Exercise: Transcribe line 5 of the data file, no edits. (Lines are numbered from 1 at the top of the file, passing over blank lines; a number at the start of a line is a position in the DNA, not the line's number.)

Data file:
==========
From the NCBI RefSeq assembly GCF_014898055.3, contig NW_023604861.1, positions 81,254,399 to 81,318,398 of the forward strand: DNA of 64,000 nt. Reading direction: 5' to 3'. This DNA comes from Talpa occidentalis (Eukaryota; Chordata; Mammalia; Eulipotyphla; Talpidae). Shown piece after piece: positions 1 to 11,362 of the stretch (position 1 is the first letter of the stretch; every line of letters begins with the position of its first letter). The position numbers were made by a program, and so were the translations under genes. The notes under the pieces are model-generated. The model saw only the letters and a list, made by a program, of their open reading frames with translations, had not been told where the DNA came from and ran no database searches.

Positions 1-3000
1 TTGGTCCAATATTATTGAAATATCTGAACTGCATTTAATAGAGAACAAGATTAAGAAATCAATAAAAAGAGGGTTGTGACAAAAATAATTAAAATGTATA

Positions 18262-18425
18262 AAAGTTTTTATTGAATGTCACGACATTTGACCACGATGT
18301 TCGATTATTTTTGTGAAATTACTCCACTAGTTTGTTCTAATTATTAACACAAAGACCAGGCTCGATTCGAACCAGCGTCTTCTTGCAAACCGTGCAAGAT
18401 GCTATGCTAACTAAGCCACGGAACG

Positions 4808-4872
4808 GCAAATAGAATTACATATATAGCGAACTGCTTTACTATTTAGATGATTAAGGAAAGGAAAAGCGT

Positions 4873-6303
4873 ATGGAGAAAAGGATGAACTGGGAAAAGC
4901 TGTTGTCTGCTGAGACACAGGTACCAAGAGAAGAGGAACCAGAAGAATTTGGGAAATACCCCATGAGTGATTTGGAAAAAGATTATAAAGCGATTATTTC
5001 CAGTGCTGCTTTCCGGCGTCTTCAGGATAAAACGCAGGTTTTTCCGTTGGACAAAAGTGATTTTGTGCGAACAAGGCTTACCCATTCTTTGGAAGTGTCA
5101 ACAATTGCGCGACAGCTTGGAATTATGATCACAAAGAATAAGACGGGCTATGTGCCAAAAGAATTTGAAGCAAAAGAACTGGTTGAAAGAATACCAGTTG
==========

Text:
18262 AAAGTTTTTATTGAATGTCACGACATTTGACCACGATGT